Polymer Clay Crochet Hook Handles

Tapestry crocheting with a hook that has a handle is SO MUCH BETTER than crocheting with a naked hook. Not only do you look very cool tapestry crocheting with a one-of-a-kind work of art, the handle makes crocheting tightly much easier. Three medium-sized handles like the ones below can be sculpted from each 56 gram package of polymer clay.

Crochet hooks with polymer clay handles
These handles were made from two 56g packages of polymer clay.

Polymer clay is sold online and at your local crafts store. It comes in many colors and sizes and instructions are on the wrapper.

To make a handle, just pinch off chunks of polymer clay, mix colors if you like, smoosh it between your fingers to make it more pliable, smooth and roll it into a hotdog shape, texture it (if you like) stick in the hook, squeeze the clay around the hook, mark the hook size on the bottom of the handle, place it on a tinfoil-lined pan, then bake it for 30 minutes at around 110°C / 230°F.

I made my first crochet hook handles (the ones below) with Carolyn Routh. I wanted to do something that was creative and appropriate for a tapestry crochet artist like Carolyn and thought she might enjoy making them when she visited – and I was right!

Polymer clay handles on crochet hooks
Handles can take any form and size. I squeezed the bottom one to perfectly fit my grip!

Polymer Clay Crochet Hook Handles from the Video
You can see these handles being made in the free video below.

This project is easy and so much fun that it would be a perfect hands-on workshop! Why not invite over a friend (which doubles the fun) or host a crochet handle-making party?

16 Responses to “Polymer Clay Crochet Hook Handles”

  1. Thanks for the very helpful video. This is the first time I have seen you… very exciting.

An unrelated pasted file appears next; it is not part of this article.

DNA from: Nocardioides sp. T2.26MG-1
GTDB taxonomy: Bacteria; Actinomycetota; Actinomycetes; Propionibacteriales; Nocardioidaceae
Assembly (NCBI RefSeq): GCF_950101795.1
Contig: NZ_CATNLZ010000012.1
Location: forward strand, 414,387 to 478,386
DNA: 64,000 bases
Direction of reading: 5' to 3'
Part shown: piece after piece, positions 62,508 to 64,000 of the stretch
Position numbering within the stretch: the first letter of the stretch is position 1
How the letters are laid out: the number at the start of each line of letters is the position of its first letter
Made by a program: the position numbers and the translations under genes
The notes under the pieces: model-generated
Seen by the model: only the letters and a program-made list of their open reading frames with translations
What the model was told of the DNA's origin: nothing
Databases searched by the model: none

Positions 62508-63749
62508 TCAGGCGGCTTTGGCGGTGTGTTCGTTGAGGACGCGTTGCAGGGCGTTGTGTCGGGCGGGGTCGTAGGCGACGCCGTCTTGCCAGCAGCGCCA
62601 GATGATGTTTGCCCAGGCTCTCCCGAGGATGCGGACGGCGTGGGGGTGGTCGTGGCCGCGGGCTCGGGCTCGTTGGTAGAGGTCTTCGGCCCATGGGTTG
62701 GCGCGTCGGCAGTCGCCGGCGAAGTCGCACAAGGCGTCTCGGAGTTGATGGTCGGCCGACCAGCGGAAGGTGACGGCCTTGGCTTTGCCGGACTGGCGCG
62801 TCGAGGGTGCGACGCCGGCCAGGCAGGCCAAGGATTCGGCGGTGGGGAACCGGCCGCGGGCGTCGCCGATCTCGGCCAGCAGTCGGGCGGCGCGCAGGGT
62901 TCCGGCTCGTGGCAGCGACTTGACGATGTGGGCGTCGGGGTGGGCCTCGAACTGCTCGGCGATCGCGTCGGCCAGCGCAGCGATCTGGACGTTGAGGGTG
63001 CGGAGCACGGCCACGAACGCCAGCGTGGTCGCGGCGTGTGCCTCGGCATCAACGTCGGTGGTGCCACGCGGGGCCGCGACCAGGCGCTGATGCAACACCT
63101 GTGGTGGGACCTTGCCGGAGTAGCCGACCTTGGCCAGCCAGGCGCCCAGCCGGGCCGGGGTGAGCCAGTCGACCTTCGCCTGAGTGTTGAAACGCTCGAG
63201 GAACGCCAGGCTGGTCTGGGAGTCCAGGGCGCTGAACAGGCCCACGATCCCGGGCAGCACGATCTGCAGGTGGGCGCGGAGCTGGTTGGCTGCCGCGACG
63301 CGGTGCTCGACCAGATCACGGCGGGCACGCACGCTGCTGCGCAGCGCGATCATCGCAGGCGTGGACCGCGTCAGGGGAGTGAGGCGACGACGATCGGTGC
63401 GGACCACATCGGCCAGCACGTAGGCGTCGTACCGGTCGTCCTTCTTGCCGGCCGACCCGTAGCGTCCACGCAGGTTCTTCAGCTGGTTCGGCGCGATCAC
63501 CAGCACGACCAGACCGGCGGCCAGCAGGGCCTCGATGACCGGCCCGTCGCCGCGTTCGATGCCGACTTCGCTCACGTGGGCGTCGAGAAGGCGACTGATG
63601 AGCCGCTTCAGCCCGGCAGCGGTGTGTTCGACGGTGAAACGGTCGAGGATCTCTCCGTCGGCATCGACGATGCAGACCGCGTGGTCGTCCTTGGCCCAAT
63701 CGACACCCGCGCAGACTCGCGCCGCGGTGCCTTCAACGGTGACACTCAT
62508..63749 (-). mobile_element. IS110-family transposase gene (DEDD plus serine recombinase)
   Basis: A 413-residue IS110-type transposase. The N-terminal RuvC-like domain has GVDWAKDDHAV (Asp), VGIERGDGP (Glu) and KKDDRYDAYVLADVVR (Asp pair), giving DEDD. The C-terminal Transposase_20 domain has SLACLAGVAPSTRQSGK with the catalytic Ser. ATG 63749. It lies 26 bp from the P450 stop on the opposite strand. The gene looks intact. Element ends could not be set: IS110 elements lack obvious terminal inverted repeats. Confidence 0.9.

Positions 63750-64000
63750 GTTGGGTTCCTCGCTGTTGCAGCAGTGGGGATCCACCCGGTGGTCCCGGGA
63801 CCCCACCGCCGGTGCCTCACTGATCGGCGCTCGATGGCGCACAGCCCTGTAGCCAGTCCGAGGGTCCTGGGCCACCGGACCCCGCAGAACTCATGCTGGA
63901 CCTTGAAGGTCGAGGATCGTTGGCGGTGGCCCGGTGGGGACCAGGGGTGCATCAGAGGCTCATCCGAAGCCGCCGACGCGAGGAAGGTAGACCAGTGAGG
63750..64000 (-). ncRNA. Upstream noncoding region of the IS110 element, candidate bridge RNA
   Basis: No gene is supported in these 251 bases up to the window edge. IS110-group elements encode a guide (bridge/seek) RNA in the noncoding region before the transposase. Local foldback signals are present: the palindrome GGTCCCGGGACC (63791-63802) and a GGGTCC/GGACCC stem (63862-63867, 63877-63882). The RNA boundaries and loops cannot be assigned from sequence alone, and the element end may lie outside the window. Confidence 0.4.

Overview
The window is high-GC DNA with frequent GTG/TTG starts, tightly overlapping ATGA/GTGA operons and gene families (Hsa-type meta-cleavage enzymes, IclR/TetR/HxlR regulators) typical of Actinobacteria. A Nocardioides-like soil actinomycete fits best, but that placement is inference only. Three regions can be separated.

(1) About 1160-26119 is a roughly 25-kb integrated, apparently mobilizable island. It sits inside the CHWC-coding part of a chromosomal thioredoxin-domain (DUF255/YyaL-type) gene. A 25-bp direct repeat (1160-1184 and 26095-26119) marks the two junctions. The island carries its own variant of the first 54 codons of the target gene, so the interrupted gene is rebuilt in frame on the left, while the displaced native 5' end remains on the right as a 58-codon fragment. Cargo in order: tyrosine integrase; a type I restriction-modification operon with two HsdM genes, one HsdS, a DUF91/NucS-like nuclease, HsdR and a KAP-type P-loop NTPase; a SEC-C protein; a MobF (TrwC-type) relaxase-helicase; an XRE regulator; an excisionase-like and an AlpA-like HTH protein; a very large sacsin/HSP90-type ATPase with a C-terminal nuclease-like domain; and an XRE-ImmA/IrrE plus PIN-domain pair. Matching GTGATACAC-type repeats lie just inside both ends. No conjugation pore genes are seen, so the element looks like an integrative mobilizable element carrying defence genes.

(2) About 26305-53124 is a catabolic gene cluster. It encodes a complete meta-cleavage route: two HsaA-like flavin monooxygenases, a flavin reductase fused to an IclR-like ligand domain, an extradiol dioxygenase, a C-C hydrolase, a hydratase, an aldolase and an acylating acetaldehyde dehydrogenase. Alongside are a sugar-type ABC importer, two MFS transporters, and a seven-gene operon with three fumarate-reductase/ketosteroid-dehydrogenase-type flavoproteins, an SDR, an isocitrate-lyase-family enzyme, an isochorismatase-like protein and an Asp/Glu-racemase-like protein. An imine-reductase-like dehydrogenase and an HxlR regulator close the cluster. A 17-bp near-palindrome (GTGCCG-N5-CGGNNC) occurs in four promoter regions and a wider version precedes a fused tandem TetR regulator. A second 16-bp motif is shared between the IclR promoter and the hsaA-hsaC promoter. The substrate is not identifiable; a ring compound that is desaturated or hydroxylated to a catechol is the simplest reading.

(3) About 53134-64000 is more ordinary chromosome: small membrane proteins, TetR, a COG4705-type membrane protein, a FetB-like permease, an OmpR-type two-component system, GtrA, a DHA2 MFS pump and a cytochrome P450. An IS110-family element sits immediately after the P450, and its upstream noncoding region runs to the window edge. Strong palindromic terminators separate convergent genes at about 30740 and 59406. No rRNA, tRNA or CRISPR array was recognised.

Take Care

  2. Crochet Diva says:

    Oh thank you! I’ve got nakie hooks!

  3. De'Anna says:

    Thank you Carol..I just this year bought me some hooks made this way off of Etsy and love them..I wondered how they were done. Now I know and can make my own personalized hooks 🙂

    Thank you, Thank you!!!


  4. Mary says:

    Hi Carol:
    This was very kind to share your helpful hints with us at no charge. You are a warm and friendly lady and I apreciate your talent and generocity.
    Thanks for this great idea it sure will help those who really need it the most. This idea will also help prevent and prolong the hookability throughout the crochet community. Bless You Carol. I’m heading over to buy something from your site right now as I love to support women who care.
    your crocheting buddy,

  5. Alicia says:

    Thanks so much for your instructions. I have trouble with my hands and so crocheting has been painful in the past. I just converted all my needles to these handles and can’t wait to use them! They are cooling off right now. Thanks again.

  6. Gene says:

    Thanks, Carol!

    I can’t wait to pick up some clay and try this. My bamboo-handled hooks (which help these old hands from getting tired) only go down as small as G, which isn’t small enough for what I want. I used a method before of just wrapping yarn around the handles of my steel hooks, and isn’t very attractive. This method will allow me to leave my hooks out 🙂

  7. Creative Mom Cafe says:

    […] I had bought some polymer clay? Well now I’ve found a perfect project for it. Look at these polymer crochet handles. Sometimes it’s better to use a steel crochet hook but find that it slides too much in my […]

  8. Marie says:


    I’ve crocheted for many years, and worked with polymer clay for several years as well, not to mention having added polymer clay handles to many polymer clay tools! For some reason, I never put the two together, by putting polymer clay on the crochet hook handles! I will now!

    I do have some helpful hints to make the application of the PC more durable: